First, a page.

Providing Accommodations and Supports

Inclusive recreation programs will consider the ways in which accommodations and supports for people with disabilities can be provided (and, if necessary, funded).

Accommodations and supports can take many forms. It can mean providing assistive devices and equipment, accessible facilities, adaptation of the activity or equipment used (as discussed in the previous section), helping people learn skills, or the provision of personal support (such as physical assistance, close supervision, attendant care, interpreters, etc.).

Most often providing accommodations and supports does not cost much money. It does, however, require a willingness to be flexible and creative. An inclusion facilitator can help plan for accommodations and supports. Similarly, various disability organizations often have expertise in the support needs of people with specific disabilities. They may be able to provide some assistance when planning to involve specific individuals within your programs.

Personal Supports

Not every person with a disability will require personal supports. In fact, many will not require any more support than is usually provided to other program participants. For those who do require personal support, it will be important to determine what kind of support is required and how often. Many of these support needs can be identified either by the person him or herself or by his or her family. Other service providers may also have valuable information.

Before the person begins his or her participation, develop a plan for addressing their support needs. Sometimes, a person’s support needs may not be apparent. You may need to begin with the person’s involvement while being attentive to what he or she needs help with. In addition, support needs may change as the person becomes more involved. For some people, support may only be required during the first few days or weeks of their involvement.

Personal supports can come from several sources, both paid and unpaid. It is important to remember that personal supports do not always require that someone be at the person’s side. In fact, one rule of thumb is that personal supports should interfere as little as possible with the natural interactions that occur in the recreation setting. This is particularly true with younger people who receive support from an adult. Adult support for children and youth can have a negative effect on the person’s opportunities to develop relationships with their peers.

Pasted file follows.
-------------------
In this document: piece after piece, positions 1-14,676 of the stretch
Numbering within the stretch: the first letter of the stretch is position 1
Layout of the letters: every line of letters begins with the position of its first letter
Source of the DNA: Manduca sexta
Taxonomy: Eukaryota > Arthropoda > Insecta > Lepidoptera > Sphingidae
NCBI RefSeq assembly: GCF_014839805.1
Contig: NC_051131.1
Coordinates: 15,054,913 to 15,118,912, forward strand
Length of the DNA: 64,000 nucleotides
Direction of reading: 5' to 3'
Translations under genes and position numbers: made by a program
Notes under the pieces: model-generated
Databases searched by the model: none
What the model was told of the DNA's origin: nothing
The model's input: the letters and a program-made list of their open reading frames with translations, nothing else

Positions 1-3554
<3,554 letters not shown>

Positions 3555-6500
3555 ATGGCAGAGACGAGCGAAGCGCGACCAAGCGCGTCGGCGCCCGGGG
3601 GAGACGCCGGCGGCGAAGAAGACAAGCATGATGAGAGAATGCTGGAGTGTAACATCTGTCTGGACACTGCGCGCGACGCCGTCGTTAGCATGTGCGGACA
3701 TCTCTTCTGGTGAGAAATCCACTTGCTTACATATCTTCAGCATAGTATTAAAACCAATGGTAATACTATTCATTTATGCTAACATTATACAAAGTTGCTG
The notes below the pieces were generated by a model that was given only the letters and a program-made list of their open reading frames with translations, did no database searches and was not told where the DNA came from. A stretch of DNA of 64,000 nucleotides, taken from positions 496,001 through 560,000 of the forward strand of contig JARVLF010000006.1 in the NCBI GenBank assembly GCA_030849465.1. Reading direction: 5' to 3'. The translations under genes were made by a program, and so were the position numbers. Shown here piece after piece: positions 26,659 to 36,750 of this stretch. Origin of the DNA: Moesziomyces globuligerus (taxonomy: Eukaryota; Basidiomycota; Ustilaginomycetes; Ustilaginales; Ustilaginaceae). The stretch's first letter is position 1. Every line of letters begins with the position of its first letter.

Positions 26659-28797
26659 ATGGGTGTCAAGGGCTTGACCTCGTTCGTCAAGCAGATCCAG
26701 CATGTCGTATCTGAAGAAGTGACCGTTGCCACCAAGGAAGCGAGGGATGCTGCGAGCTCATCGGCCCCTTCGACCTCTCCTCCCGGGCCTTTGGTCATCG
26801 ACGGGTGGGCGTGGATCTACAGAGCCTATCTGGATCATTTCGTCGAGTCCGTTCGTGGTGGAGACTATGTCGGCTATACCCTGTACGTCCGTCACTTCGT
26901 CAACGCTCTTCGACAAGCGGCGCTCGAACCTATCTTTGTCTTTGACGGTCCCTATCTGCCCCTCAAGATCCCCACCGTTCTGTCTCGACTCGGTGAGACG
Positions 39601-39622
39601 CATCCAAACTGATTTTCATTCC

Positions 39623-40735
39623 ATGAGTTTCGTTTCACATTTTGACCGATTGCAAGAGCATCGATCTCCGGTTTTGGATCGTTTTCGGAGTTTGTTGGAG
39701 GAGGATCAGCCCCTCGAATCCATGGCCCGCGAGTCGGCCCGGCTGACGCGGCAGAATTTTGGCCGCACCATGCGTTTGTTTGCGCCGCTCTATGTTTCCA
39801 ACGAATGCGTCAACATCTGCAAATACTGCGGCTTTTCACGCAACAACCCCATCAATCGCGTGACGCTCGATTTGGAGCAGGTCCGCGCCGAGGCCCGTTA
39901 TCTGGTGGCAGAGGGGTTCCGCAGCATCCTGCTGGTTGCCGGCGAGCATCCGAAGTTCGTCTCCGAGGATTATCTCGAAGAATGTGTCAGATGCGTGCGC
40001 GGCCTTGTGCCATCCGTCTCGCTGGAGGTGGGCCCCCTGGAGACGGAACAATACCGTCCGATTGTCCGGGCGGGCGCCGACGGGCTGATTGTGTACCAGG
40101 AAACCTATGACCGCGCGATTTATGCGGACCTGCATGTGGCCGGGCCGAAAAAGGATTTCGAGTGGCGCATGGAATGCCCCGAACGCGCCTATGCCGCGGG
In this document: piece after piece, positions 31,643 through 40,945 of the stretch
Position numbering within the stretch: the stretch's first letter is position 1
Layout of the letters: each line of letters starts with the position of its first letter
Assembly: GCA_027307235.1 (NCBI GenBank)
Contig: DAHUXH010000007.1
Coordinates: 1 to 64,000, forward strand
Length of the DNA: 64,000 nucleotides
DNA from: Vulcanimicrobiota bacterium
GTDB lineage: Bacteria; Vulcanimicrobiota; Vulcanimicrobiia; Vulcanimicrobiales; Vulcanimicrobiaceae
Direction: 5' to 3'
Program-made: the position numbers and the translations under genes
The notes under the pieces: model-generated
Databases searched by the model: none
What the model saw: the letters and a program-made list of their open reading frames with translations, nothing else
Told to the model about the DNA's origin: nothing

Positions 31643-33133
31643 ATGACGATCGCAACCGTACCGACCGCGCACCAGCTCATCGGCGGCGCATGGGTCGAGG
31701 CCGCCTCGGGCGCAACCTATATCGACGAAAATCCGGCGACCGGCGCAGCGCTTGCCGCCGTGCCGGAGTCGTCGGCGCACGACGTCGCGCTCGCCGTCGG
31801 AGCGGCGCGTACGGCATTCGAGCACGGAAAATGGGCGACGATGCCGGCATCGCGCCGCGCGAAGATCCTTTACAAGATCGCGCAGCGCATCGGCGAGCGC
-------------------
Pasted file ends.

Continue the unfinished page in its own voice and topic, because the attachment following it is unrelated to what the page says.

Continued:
Here are a few ideas on ways to provide personal support for people with disabilities:

  • Use staff people who are already present in the recreation setting. This can be recreation counsellors, counsellors in training, or summer staff.
  • Use student grant or other grant programs (such as the SEED program) to provide additional staff people to help out.
  • Explore the use of natural supports. This means identifying one or more people who also participate in the program or activity that may be willing to provide some help. Natural support can be a useful way of helping people to develop relationships with their peers.
  • Tap into your program’s volunteer base to determine if people are willing to help out with support for someone with a disability.

If necessary, inform people about government programs that may provide funding for disability related services. For children 18 and under, the current program is called the Children with Special Needs program (this program provides funding for children with significant disabilities). For adults ages 19 to 64, the current program is called the Disability Support Program. If a person is eligible, he or she can apply for funding for a support worker who could come into the recreation setting on a short or long term basis.

With school based recreation programs, a teacher assistant may be able to provide support.

Depending on the needs of the individual, you may have to consider providing some training to people who will provide support. This may involve training in such issues as proper lifting techniques, addressing behaviours, the use of allergy medications, etc. Sometimes, family members can offer valuable information on these issues. You may, however, want to explore some more formal training opportunities as part of your staff training plans.

 

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